As a 2019 Harvard LL.M and a 2018 J.D. graduate of a small underfunded Canadian law school (go UNB!), the Transactional Law Clinic was my first opportunity to work in a practical setting under the guidance of experienced lawyers who were themselves not captives of the billable hour. This environment allowed the clinic’s supervising attorneys to provide helpful feedback and support throughout the semester. With this tremendous guidance, I developed important skills related to interviewing clients, case management, negotiating, and communicating better with clients and related third parties. And one more thing: if, like me, you ever thought it was absurd that many law students graduate from law school without ever actually seeing a contract, then you probably should have signed up for the Transactional Law Clinic.

Making it big behind the scenes

[Originally Published by the Harvard Gazette March 11, 2019]

Linda Cole, Brian Price, and Gaia Mattiace.

Linda Cole (from left), Brian Price, and Gaia Mattiace meet as part of the Law School’s Recording Artists Project, a student-run group that provides legal assistance to budding artists. Kris Snibbe/Harvard Staff Photographer

Law School students follow dream careers in showbiz

Growing up in South Florida, Rebecca Rechtszaid dreamed of becoming a professional singer, but after a case of pneumonia wrecked her vocal range in college, she settled for the next-best thing.

She couldn’t be an artist, but she could become a lawyer for artists.

“I figured I’d go to law school and I’d try to help musicians because even if I didn’t have my own voice, I could help them find theirs,” said Rechtszaid, J.D. ’19. “There hasn’t been a day when I’ve questioned my choice.”

That seems to be the case with hundreds of students who have signed up for entertainment law courses and clinics at Harvard Law School (HLS) over the past 20 years. The phenomenon underscores a trend among law students to veer from the conventional paths of corporate law or litigation and look to work in creative industries. The trend, also noticeable at other law schools around the country, has spurred growth in the niche field of entertainment law.

These students are driven by a passion for music, the arts, and showbiz, said HLS Clinical Professor of Law Brian Price, who supervises the Entertainment Law Clinic.

“It’s an exciting career for a music lover,” said Price at his office, where a wall is covered by a corkboard neatly filled with business cards from agents, managers, artists, and alumni.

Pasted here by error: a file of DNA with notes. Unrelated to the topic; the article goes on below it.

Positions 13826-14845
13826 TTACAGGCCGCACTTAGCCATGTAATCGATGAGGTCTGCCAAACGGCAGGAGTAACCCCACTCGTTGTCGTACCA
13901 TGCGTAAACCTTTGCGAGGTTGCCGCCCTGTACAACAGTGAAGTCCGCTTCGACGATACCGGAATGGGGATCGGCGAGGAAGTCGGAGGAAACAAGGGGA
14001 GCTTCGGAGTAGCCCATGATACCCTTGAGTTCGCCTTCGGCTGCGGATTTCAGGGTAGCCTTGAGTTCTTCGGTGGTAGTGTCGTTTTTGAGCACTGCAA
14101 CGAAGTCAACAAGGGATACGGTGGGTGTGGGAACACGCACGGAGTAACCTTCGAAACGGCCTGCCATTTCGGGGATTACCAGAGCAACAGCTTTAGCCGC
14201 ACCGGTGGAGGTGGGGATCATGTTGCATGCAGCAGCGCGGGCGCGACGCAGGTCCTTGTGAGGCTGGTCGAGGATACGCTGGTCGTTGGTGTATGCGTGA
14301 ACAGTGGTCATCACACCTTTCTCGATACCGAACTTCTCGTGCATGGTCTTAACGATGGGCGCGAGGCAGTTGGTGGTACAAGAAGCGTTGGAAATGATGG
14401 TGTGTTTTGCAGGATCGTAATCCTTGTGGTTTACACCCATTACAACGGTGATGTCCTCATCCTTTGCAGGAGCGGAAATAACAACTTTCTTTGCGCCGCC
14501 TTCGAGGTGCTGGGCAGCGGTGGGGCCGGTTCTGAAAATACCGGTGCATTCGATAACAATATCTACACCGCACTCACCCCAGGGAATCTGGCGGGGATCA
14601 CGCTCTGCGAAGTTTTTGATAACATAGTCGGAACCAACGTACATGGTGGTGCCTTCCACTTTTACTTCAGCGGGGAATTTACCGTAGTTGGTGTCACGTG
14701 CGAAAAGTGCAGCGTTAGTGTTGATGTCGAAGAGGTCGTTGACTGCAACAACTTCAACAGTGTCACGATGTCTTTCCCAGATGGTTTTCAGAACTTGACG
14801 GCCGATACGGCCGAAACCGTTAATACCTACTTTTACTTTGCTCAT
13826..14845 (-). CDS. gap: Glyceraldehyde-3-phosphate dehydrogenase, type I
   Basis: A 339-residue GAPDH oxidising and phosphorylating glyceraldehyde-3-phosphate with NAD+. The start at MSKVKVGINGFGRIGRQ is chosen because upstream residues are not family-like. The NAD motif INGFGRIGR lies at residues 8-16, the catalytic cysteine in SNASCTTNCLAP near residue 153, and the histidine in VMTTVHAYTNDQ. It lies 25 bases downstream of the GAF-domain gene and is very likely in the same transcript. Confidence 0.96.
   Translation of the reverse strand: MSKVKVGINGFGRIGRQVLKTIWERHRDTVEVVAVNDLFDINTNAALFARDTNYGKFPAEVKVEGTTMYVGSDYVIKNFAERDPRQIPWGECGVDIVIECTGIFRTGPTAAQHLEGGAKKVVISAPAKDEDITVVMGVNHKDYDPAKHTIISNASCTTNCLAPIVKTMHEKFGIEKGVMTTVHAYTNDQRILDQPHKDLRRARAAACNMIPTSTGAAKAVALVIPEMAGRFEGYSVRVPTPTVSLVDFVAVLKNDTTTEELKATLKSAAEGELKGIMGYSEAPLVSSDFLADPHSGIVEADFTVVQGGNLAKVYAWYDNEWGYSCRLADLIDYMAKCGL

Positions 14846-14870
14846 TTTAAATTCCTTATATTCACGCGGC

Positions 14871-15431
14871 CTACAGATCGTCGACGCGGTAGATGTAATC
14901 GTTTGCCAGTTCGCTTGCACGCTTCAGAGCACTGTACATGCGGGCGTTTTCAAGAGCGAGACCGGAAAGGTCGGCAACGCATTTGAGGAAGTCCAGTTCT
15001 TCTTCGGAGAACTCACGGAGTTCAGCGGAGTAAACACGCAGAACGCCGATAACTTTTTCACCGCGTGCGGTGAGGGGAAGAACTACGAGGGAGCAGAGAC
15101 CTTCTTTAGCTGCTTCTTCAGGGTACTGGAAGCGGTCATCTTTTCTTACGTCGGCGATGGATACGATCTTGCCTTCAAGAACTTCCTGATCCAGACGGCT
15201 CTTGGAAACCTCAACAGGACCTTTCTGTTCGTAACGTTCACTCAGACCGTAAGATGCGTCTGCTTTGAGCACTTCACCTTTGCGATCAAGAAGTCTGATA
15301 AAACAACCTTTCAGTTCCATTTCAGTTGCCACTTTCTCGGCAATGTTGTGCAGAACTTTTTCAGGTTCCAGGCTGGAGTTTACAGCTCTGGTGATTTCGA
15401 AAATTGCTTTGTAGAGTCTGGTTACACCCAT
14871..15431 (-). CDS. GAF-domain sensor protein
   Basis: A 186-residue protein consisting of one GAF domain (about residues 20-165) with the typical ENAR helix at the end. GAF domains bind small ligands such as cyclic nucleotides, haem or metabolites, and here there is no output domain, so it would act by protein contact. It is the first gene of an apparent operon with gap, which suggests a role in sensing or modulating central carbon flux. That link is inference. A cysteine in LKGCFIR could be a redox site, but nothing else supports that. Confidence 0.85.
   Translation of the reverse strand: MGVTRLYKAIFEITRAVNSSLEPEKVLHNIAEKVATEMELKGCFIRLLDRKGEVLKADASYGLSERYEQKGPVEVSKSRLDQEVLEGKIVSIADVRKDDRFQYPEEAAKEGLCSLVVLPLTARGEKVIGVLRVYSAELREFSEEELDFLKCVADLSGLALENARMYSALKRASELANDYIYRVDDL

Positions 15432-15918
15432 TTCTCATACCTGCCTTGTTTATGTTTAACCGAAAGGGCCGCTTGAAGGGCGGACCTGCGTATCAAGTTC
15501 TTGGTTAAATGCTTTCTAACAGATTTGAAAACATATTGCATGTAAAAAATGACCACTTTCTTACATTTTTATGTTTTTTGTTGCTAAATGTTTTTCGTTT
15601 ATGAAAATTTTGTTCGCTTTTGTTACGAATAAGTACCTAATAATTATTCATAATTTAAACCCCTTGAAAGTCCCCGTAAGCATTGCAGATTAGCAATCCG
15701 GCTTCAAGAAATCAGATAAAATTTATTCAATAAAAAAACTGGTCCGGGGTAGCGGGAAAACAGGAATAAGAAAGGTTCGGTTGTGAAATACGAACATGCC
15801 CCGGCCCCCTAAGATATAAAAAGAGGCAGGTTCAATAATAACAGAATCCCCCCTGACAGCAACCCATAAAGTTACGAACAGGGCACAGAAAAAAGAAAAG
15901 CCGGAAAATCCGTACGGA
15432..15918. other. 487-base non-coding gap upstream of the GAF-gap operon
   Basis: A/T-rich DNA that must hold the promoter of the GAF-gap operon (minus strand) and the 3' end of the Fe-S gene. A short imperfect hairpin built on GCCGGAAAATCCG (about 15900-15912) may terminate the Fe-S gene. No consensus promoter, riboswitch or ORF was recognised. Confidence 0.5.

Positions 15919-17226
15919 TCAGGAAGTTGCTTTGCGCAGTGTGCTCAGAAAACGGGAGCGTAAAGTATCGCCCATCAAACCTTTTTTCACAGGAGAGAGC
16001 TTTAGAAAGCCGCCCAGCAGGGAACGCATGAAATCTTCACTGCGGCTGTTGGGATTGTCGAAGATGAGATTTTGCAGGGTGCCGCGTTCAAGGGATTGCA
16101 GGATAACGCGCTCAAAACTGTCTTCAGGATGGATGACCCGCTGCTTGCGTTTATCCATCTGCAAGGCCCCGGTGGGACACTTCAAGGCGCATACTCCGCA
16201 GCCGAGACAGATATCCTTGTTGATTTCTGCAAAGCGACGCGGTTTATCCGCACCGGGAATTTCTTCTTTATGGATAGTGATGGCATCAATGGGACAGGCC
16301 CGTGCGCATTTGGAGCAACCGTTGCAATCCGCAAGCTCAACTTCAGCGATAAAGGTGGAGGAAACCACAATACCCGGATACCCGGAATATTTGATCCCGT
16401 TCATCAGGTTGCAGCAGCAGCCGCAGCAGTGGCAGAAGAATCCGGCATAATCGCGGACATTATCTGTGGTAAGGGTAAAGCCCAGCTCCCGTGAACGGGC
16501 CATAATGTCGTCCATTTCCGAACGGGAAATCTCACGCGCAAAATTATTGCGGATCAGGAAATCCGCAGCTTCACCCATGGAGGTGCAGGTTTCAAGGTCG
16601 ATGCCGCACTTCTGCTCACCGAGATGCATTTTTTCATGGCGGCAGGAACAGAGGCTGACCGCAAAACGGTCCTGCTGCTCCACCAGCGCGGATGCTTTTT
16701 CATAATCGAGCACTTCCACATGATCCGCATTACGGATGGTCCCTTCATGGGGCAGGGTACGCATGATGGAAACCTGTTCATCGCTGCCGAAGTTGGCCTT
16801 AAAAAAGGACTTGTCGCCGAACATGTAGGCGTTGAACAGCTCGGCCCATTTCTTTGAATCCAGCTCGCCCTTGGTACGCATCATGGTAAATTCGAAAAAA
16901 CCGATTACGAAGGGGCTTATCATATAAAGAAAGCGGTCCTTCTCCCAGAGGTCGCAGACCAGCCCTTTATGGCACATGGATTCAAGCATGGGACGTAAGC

Although entertainment attorneys work behind the scenes, they can have a bigger influence on artists’ careers than agents or managers, said Price. They review artists’ agreements, publishing deals, endorsements, and licensing and merchandising contracts, making sure their clients’ interests are protected. In the end, beneath the glitz, it’s all about business.

“Artists are becoming savvier and want to be involved in the business aspects of their careers,” said Price. “When they ask for legal advice, they want to know their legal rights, and how to make good deals and find ways to make more money.”

In 1998, Price founded the Recording Artists Project (RAP), a student-run group that provides legal assistance to budding artists, prompted by two students who told him of their longing to work in the music industry. Price is faculty adviser for the group.

Most HLS graduates end up working in business or corporate law, though some alumni have had successful careers in the entertainment industry. Among them are Bruce Ramer ’58, who represents clients like George Clooney and Clint Eastwood; Bert Fields ’52, who represented Michael Jackson; and legendary music lawyer Clive Davis ’56, who signed many luminaries like Whitney Houston, and boasts his own star on the Hollywood Walk of Fame. Donald Passman, J.D. ’70, has represented celebrities like Janet Jackson, Stevie Wonder, and Pink and wrote the bestseller “All You Need to Know About the Music Business”; and Aaron Rosenberg, J.D. ’02, counts John Legend, Jennifer Lopez, and Justin Bieber among his clients.

For future entertainment lawyers, the goal is often to find a job in Hollywood and experience the glamour and thrill of working with artists, but streaming and other technological changes have added new career options in entertainment law.

Take Kike Aluko, J.D. ’19, who will move to Atlanta to join the national law firm Greenberg Traurig, LLP, and work on music licensing deals, trademark protection, and artist representation. Aluko, who interned at a record label in the mid-2000s, is struck by the recent changes in the industry.

“It has grown a lot and is more diverse than a decade ago when there was no streaming or Spotify,” she said. “There are so many different avenues for people to pursue their passion rather than going to a record label.”